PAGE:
background preloader

Procrastination hack

Procrastination hack
Following on the idea of the procrastination dash and Jeff’s progressive dash, I’ve been experimenting with a squirelly new system to pound through my procrastinated to-do list. Brace yourself, because it is a bit more byzantine than is Merlin 2005’s newly stripped-down habit. It’s called (10+2)*5, and today it will save your ass. Who it’s for procrastinatorsthe easily distractedcompulsive web-surferspeople with a long list of very short tasks (a/k/a “mosquitos”) people having trouble chipping away at very large tasks What you’ll need a timermust be easy to resetelectronic kitchen timer is particularly good (pref. with multiple alarm memories), oran app like Minuteur (get the newest version—several cool new features)a reduced subset of your to-do list tasks that can be worked on (not necessarily completed) in blocks of 10 minutes or lessGTD people: next actions only, pleasean hour of your time (less is potentially okay, but it’s non-canonical)your sorry, procrastinating ass How it works

http://www.43folders.com/2005/10/11/procrastination-hack-1025

Related:  MeDo It Now - Hack away procrastinationProductivityGETTING THINGS DONE: Habits and WhatnotNuevos por clasificar

The Right Brain vs. Left Brain of Marketers [Infographic] Are you a Right-Brain or a Left-Brain Marketer? Psychologists and personality theorists have long believed there to be differences between the right and the left side of the brain. The right side of your brain is responsible for creativity, while the left side handles the details and implementation. The left side is analytical while the right side is artistic. In B2B marketing, the type of thinker you are guides the campaigns you design. Clearing to Neutral: One Habit That Prevents You From Procrastinating We often procrastinate because there is this one hidden thing holding us back. It is this one thing that makes you procrastinate and most people are not even aware what this is, but if you eliminate it you can say goodbye to procrastination forever. Friction A lot of times we procrastinate because we have to jump through a lot of hurdles before we can do the thing we actually want to do.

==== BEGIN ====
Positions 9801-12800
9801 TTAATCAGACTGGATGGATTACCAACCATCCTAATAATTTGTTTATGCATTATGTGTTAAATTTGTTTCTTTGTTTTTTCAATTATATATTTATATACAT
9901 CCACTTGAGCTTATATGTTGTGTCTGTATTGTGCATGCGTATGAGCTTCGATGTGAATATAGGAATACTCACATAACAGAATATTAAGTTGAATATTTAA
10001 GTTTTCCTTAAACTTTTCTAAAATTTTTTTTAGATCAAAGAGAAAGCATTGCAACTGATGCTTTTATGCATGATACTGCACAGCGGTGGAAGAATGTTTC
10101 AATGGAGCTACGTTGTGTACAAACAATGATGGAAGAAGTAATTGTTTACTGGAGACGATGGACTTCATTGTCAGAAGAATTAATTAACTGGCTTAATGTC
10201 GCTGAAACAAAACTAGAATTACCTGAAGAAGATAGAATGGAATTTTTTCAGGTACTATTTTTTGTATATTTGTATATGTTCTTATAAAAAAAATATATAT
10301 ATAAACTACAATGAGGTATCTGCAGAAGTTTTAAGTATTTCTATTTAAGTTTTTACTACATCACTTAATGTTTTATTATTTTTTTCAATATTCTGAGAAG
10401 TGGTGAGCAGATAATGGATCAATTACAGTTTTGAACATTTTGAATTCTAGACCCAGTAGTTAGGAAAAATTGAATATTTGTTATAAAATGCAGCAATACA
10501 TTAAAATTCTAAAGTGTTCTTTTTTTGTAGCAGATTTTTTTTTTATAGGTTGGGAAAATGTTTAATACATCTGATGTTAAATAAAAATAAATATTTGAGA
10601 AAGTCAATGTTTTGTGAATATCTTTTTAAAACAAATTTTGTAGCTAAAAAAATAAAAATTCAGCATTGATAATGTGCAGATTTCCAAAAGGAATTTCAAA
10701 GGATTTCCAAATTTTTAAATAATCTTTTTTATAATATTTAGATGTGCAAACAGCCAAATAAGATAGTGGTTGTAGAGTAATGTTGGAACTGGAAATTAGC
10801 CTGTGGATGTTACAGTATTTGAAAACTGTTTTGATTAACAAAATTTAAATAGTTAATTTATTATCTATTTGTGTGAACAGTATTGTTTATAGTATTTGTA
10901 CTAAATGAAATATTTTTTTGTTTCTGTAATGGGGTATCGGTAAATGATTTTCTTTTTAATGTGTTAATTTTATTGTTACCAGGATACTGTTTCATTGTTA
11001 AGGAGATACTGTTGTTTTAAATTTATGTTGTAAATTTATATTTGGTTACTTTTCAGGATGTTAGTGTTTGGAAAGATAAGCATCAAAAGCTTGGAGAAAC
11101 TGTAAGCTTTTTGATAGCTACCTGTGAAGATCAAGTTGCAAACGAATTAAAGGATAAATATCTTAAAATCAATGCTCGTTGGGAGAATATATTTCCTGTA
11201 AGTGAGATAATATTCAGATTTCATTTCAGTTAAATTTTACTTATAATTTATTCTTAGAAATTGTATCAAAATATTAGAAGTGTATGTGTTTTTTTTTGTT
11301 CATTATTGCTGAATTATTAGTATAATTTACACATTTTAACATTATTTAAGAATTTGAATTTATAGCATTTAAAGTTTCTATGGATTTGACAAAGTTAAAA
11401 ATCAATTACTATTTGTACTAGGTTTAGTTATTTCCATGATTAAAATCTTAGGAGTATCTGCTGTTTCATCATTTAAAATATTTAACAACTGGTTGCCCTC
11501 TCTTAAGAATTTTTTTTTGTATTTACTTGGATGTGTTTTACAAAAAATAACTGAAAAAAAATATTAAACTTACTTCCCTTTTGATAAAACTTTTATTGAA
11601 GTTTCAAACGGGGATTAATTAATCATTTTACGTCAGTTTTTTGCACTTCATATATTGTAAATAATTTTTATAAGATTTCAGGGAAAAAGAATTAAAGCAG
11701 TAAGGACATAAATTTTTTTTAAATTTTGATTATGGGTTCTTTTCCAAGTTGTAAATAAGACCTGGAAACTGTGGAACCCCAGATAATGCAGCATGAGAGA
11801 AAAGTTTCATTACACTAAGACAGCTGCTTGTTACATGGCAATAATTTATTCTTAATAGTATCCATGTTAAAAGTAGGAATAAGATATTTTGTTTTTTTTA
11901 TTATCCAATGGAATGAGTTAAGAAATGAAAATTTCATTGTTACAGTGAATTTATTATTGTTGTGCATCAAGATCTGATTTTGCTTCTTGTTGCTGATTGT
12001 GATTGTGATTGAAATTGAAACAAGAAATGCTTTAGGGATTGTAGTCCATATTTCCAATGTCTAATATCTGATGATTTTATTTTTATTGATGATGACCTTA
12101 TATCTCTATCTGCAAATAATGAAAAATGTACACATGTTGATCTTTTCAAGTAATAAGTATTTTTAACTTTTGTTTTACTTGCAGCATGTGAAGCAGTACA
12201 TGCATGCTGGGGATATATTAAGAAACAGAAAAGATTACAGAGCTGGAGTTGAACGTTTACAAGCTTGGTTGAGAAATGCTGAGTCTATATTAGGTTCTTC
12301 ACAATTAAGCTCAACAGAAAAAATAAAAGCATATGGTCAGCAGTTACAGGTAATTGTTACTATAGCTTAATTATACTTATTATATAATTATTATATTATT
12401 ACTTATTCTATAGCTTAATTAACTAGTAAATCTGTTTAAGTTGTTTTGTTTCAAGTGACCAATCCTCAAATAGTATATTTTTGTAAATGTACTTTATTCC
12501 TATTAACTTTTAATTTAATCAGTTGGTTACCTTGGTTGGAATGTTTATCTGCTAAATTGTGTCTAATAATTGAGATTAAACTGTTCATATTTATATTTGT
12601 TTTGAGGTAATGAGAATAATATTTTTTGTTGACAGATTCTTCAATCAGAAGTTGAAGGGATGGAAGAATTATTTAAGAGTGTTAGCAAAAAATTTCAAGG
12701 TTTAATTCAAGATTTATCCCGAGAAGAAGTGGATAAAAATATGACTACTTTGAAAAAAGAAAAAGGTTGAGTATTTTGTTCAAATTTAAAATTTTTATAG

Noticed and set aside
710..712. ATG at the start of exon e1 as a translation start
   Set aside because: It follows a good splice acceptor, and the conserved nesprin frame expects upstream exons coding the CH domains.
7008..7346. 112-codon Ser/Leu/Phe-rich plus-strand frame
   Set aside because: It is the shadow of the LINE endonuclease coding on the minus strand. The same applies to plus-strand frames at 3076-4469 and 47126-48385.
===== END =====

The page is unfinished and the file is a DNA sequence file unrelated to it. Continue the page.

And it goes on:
4 Things You Thought Were True About Time Management - Amy Gallo by Amy Gallo | 1:00 PM July 22, 2014 I don’t know anyone who doesn’t struggle with how to make the most of their time at work. How do you stay on top of an overflowing inbox? How do you get work done when your day is taken up by meetings? How can you get through a continually expanding to-do list? How do you even find time to make a list in the first place? How to Use 43 Folders A very simple guide to leaving here quickly so you can get back to making something awesome. Ask yourself… Why am I here right now instead of making something cool on my own? What’s the barrier to me starting that right now? This is not an insult or put-down.

Memory Improvement Techniques - Improve Your Memory with MindTools © VeerPRZEMYSLAW PRZYBYLSKI Use these techniques to improve your memory. The tools in this section help you to improve your memory. They help you both to remember facts accurately and to remember the structure of information. The tools are split into two sections. Manage Procrastination - Think of the Future as Now To fight procrastination, researchers offer a simple trick: think of the future as now. “The simplified message that we learned in these studies is if the future doesn’t feel imminent, then, even if it’s important, people won’t start working on their goals,” says Daphna Oyserman, lead researcher and co-director of the USC Dornsife Mind and Society Center. Through a series of scenarios, Oyserman and coauthor Neil Lewis Jr. of the University of Michigan found that study participants perceived that the future was much more imminent if they thought of their goals and deadlines in days instead of months or years. Oyserman says that through this shift in time metrics, people can motivate themselves to accomplish their goals. “So when I think in a more granular way—when I use days rather than years—it makes me feel like the future is closer,” Oyserman says. “If you see it as ‘today’ rather than on your calendar for sometime in the future, you’re not going to put it off.”

The Exact Amount Of Time You Should Work Every Day Editor's Note: This is one of the most-read leadership articles of 2014. Click here to see the full list. You know that taking frequent breaks is good for your productivity, focus, and creativity, but you just never seem to get around to it. You feel stressed and exhausted when you hammer away at your keyboard all day, and the evidence is everywhere. A study earlier this year from the University of Toronto on lunch break patterns of office workers revealed the absence of a proper lunch break can actually lower productivity. John Trougakos, associate professor of Organizational Behavior & HR Management, who coauthored the study, argues our brains have a limited pool of psychological energy.

Introducing the Hipster PDA This article was originally posted during the first week of 43 Folders' existence, and, pound for pound, it remains one of the most popular page on the site. Please be sure to also visit related pages, browse our Hipster PDA topic area, plus, of course you can search on the Hipster PDA across our family of sites. Recently, I got sick of lugging my Palm V around, so I developed a vastly superior, greatly simplified device for capturing and sharing information. I call it “The Hipster PDA.” Beauty & Simplicity The Hipster PDA (Parietal Disgorgement Aid) is a fully extensible system for coordinating incoming and outgoing data for any aspect of your life and work.

Related:  LifeHax